Salem Public Safety Department Chief David Shortess, at a press conference Monday, praised Officer Michael Ventura, who died in a crash on Highway 50 in Salem while on duty Friday, as a good officer that he had confidence in.
Shortess also asked the public to give the department and Ventura’s family time to grieve and for a thorough investigation by the Wisconsin State Patrol to be completed before jumping to any conclusions about Friday’s events.
Shortess, his voice breaking with emotion at times, said in part:
“Until we figure this out, I just want the citizens of Salem and of this county to know that this was a good officer and he was doing just as he was paid to do. He was taking some sort of law enforcement action. We don’t know exactly what that was at this point. He was working diligently at his task and until we have answers I’d like people to just give us time to get through this grieving process and to give the family time to get through this as well.”
Ventura, 33, of Mt. Pleasant, was new to law enforcement and only on the job part-time at Salem for about the last six weeks. The crash happened around 6 p.m., Friday. Ventura was in a department vehicle with his emergency lights activated traveling westbound on Highway 50 east of Highway B. The squad left the roadway on the median side, Ventura appears to have corrected and the vehicle traveled across the westbound lanes into the north ditch, where the vehicle rolled. Ventura was ejected from the vehicle. Flight for Life medical transport helicopter was called to the scene, landing on the highway and transported Ventura to Froedtert Hospital in Milwaukee, where he was pronounced dead. The crash snarled traffic on the highway for hours as law enforcement investigated the scene.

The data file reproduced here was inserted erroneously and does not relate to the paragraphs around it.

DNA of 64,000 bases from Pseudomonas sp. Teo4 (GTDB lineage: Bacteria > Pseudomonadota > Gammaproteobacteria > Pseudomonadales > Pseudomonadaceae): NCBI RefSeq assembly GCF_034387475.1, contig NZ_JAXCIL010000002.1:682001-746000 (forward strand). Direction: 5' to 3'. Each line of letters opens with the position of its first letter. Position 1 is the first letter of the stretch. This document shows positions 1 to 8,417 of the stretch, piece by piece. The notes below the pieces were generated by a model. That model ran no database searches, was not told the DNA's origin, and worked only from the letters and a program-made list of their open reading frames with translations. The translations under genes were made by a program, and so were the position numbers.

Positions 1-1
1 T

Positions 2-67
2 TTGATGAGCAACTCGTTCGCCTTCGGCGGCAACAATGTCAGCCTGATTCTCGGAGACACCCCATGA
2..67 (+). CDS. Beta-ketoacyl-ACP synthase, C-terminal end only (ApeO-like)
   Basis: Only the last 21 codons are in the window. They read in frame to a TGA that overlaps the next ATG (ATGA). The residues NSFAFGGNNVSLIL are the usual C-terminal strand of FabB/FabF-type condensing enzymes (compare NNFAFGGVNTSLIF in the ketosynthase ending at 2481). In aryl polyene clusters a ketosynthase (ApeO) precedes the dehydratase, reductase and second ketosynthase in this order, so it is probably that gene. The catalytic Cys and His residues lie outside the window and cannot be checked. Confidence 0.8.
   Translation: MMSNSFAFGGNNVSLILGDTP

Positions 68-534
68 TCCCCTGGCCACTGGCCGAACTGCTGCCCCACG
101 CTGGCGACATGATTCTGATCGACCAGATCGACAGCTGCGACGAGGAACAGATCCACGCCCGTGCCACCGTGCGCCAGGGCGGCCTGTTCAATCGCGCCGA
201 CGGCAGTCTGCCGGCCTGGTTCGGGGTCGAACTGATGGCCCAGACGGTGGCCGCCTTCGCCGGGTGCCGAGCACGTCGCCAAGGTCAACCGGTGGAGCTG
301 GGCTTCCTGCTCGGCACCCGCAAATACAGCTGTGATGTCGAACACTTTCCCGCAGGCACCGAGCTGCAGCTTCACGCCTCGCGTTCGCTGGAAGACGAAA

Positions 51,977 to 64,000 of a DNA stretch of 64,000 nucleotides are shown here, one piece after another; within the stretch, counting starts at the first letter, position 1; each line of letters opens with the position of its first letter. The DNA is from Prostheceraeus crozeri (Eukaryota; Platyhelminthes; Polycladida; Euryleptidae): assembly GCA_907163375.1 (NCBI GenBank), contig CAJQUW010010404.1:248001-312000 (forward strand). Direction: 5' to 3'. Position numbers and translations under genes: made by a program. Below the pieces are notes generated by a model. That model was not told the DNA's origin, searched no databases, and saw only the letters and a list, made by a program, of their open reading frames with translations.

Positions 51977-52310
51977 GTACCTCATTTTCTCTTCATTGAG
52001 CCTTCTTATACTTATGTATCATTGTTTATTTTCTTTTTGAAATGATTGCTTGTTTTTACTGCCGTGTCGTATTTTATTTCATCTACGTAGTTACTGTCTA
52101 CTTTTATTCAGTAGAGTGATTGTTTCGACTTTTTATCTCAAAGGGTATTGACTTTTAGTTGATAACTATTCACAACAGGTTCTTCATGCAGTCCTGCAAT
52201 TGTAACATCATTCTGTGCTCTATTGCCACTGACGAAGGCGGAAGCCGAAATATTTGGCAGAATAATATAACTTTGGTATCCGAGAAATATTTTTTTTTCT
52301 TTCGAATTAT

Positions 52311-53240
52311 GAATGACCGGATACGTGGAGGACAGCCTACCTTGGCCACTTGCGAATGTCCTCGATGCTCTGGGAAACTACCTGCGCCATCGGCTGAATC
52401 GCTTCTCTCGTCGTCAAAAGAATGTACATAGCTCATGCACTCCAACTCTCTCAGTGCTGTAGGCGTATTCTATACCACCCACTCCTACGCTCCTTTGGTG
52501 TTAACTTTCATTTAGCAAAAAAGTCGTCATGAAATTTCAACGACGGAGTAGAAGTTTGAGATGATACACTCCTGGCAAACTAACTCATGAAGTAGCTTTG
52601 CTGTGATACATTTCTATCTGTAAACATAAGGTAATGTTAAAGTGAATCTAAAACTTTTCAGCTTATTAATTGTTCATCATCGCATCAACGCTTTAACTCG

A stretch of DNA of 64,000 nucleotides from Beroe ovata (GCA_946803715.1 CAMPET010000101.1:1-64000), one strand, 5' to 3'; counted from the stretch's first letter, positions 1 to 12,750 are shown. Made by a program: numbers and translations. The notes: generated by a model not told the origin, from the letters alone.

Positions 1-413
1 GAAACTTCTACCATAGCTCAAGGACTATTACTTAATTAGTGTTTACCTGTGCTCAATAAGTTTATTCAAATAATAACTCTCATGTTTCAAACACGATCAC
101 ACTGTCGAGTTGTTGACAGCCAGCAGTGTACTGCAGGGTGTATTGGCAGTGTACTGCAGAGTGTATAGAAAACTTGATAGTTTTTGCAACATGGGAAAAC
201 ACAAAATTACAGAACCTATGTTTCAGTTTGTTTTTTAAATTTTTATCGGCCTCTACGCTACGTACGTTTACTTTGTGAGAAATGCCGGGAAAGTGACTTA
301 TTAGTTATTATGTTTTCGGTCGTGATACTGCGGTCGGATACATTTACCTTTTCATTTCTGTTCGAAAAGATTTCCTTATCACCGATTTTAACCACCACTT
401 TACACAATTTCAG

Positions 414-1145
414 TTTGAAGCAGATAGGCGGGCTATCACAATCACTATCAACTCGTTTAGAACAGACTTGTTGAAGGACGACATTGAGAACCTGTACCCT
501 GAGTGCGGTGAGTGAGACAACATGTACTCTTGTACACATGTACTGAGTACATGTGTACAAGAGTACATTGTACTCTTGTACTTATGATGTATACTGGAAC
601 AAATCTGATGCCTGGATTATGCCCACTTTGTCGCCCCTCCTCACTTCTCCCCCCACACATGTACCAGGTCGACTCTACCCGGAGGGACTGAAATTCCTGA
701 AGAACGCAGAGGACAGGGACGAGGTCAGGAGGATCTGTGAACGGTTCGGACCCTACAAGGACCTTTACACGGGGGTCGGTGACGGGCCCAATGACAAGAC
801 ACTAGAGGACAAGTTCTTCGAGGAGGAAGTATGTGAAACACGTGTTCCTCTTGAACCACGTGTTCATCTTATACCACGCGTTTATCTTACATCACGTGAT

Shortess said the Wisconsin State Patrol was called in to handle the investigation including a reconstruction of the incident because of the nature and severity of the crash.
“The reconstruction is an infinitely more detailed and complex investigation into a crash,” said Capt. Timothy Carnahan, Wisconsin State Patrol.
Carnahan described the process as three-pronged involving looking at actions of the operator, the condition of the vehicle and evidence on the roadway.
“Once you take everything of what occurred physically and mechanically, you attempt, to the extent you can, to answer questions about why things occurred,” Carnahan said.
Carnahan said it would be difficult to say how long the process will take.
“We want to do as detailed an investigation as we can for the agency, for the family and for the citizens and government of Salem to answer those questions about exactly what and why things occured,” Carnahan said.
A memorial service honoring the life of Michael Ventura will be held on Thursday, at 10 a.m. at Gateway Technical College in the Madrigrano Auditorium, 3520 30th Ave., Kenosha.
The incident is taking an emotional toll on town employees and officials, Shortess said.
“Everyone that works for me I consider as family,” Shortess said. “It’s greatly effected all of us.”
Here is video of Shortess’ prepared remarks:
Here is video of Carnahan addressing the reconstruction process: